Seiko Monster Review SKX779
On a nylon band for a change of pace
I wasn't originally going to write this review because it seemed to me that there was nothing much left to say about this excellent watch. However, after living with the Monster for a few weeks now, I just couldn't resist putting my own two cents in.
The Seiko Monster is one of those rare products that rightly seems like it should cost a lot more than it does. From its massive stainless steel case to its big solid-link bracelet everything about the Monster says first class. Its hard to explain it but this watch has that perfectly designed and assembled look about it that sometimes you don't see on watches that cost twice the Monster's price or more. Count on this big Seiko being noticed by anyone who appreciates nice watches. Its really that well done.
Externally, the Monster is 42mm in diameter (not including the crown), 12mm in thickness and has a 20mm band lug width (although the stock bracelet flares out to a width of 24mm thus making the lugs look much wider). The watch is equipped with a very large stainless steel unidirectional diver's bezel (with its own luminous marker embedded) and a screw-down crown. Water resistance is rated at 200 meters and the crystal is made of Seiko's proprietary Hardlex reinforced mineral glass (Hardlex sort of splits the difference between regular mineral glass, which scratches very easily, and sapphire, which is best at resisting scratches but is expensive and can shatter when knocked.) Additionally, it deserves noting that the bracelet on the Monster is exceptionally well done. It is a heavy, solid link design (including solid end-links thankfully) that frankly seems better made than any other watch bracelet that I have ever encountered, irrespective of price. The bracelet uses a double locking clasp and includes a diver's extension. Lastly, the Monster's lume is, far and away, the best light activated lume available anywhere. Expose this watch to light for a little while and it will remain visible in darkness for at least eight hours. It may last longer for all I know but that is as long as I have tested it. With the exception of tritium lume watches (and their lume does lose power over a number of years) the Monster is as good as it gets when it comes to visibility in the dark.
Internally, this Seiko is powered by a 7s26 21 jewel automatic movement. This is a very popular movement among Seiko models and is renowned for its durability and longevity. 7S26s have been known to run reliably for ten years or more with no maintenance and are reputed to be very resistant to abuse. It should be noted that the 7S26 will neither hack or handwind, if those features are important to you. To wind the watch, you just set it and give it a shake. The automatic winding mechanism takes over from there and your normal body motions throughout the day will provide a day or so worth of power at a time. Seiko's automatic winding mechanism is considered to be among the best in the industry. For a detailed explanation of its operation, check out this fine review by The Purists.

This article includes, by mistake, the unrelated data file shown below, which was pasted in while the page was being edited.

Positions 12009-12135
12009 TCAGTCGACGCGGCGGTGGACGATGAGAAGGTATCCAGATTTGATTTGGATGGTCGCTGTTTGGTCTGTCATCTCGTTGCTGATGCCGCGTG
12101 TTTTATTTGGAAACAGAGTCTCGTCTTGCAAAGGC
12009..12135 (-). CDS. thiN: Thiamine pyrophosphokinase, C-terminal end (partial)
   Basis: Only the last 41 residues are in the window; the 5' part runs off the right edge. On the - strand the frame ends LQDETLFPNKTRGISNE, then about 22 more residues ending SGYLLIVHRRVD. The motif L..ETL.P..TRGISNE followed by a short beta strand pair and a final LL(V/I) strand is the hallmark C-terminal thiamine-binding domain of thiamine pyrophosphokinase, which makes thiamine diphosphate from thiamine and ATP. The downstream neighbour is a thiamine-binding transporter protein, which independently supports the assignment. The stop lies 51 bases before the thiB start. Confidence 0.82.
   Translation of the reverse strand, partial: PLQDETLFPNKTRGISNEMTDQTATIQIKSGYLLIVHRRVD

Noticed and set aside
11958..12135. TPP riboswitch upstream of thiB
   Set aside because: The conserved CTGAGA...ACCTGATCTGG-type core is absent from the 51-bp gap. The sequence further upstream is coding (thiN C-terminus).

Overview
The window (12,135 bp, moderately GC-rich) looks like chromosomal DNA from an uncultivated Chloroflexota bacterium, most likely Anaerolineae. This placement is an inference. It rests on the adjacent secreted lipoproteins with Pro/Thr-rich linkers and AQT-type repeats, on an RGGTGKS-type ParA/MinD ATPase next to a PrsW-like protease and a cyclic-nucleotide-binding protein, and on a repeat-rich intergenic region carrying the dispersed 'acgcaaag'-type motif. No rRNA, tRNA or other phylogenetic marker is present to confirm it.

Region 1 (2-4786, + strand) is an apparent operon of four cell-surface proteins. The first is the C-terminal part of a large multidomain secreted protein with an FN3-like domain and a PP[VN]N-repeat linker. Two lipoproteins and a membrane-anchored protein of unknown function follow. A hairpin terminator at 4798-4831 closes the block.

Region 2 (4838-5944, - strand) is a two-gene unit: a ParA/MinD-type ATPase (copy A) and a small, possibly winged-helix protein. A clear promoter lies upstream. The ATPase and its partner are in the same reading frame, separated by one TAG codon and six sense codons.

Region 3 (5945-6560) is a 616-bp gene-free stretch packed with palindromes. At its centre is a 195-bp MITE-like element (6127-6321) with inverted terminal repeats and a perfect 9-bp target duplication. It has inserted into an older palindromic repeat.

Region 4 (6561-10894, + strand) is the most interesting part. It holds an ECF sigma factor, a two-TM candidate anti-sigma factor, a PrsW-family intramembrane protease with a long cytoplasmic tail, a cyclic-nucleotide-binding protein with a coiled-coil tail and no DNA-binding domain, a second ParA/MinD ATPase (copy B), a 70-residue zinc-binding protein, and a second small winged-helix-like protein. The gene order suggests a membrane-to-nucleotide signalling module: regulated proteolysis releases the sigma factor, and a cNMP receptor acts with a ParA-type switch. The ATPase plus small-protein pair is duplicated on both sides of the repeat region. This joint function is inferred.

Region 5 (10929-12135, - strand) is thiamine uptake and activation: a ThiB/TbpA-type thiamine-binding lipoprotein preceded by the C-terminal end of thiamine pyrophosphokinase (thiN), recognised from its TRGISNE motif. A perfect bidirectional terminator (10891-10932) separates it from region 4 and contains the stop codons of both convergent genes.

All told, it is my personal belief that you can't go wrong with this watch. Truthfully, if I could only own one watch (horrors!), the Monster would likely be it. It has no real weaknesses (the inability to hack or handwind might bother some folks but it has no practical effect on the use of the watch) and it possess loads of strengths. If you want a very high quality watch that will give trouble free service under all conditions for many years, look no further. Best of all, the Monster is a bargain. New examples regularly appear on ebay in the low to mid hundred dollar range, the PMWF Sales Corner seems to regularly have them in stock for very good prices (and Reto and Helen are a pleasure to deal with). I happened to get mine while vacationing in the Philippines at the Seiko store in the Glorietta Mall in Makati (Very nice folks there by the way. Great place to buy a watch.) I really can't sing this one's praises enough.